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Arborists attaching new memories to epic Canadian battle at Vimy

Mark McNeil

The rows of potted oak saplings don't look all that extraordinary in the big white greenhouse in West Flamborough, amid the thousands of other staked plants around the sprawling nursery operation.

But within their emerging leaves lies a botanical connection to one of greatest events of Canadian history — the Battle of Vimy Ridge that began 98 years ago today.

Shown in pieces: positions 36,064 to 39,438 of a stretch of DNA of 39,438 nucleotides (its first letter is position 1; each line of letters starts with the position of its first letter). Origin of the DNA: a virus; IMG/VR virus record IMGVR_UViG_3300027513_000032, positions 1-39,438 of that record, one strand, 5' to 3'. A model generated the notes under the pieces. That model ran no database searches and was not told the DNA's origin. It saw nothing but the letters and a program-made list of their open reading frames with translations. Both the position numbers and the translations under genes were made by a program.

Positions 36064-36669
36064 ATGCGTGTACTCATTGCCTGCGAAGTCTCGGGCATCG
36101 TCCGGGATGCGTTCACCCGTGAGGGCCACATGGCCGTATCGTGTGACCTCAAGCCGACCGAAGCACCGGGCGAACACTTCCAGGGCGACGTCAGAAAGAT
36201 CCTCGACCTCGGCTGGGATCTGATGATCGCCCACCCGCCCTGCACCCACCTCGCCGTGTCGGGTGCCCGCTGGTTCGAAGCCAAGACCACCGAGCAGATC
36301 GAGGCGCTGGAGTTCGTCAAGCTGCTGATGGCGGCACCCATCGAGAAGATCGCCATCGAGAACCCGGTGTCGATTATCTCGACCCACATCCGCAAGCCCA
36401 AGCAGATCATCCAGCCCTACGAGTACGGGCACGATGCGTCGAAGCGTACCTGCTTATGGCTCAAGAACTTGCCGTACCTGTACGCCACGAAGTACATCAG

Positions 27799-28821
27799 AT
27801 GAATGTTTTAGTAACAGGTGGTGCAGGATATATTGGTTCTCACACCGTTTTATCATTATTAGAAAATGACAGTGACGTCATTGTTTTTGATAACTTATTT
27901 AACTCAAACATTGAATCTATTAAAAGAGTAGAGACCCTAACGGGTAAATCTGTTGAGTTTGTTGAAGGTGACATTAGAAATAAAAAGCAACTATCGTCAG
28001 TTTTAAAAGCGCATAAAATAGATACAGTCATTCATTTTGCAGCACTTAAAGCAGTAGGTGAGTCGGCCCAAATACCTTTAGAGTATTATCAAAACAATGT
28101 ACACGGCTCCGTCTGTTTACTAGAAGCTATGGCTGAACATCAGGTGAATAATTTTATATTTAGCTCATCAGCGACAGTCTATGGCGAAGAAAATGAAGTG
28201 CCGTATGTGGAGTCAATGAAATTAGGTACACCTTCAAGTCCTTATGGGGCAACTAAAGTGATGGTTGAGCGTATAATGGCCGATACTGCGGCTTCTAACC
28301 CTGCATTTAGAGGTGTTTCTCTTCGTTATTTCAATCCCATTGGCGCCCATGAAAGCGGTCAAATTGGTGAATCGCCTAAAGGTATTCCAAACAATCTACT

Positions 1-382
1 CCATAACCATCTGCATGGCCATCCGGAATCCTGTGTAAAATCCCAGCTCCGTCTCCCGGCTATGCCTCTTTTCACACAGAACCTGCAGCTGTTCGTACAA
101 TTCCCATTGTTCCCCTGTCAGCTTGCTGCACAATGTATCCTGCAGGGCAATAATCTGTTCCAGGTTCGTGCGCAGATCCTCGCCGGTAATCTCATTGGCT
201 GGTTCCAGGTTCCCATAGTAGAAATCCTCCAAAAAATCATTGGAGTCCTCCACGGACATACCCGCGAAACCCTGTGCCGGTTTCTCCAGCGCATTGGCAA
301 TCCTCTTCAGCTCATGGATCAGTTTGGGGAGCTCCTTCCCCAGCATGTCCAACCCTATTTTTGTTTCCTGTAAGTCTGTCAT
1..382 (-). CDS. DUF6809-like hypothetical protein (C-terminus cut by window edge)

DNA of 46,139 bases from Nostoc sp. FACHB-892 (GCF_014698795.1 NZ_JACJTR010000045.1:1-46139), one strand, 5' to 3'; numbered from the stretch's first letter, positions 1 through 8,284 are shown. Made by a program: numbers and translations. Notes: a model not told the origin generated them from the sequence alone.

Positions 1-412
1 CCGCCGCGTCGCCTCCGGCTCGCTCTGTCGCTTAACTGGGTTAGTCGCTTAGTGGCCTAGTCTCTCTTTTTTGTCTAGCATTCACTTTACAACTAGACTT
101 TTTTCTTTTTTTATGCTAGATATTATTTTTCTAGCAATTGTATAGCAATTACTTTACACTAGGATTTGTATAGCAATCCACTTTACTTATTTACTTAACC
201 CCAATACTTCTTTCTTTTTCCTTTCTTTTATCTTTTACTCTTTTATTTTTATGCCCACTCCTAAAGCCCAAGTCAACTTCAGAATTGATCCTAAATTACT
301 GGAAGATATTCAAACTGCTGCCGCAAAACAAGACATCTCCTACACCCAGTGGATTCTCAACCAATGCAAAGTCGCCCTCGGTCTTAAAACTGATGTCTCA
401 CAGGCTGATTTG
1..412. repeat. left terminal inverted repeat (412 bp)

Leslie Miller was a Canadian soldier who managed to survive the bloody First World War victory won by Canadian troops April 9 to 12, 1917. He sent home a souvenir of the experience, a bunch of acorns from a blown-out English oak on the battlefield.

Those acorns were planted in an orchard he ran in Scarborough. And today about 10 trees stand more than nine metres high as a living connection to the epic battle that led to 10,000 Canadian casualties. Miller died in 1979 at the age of 90.

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Thursday, April 9, 2015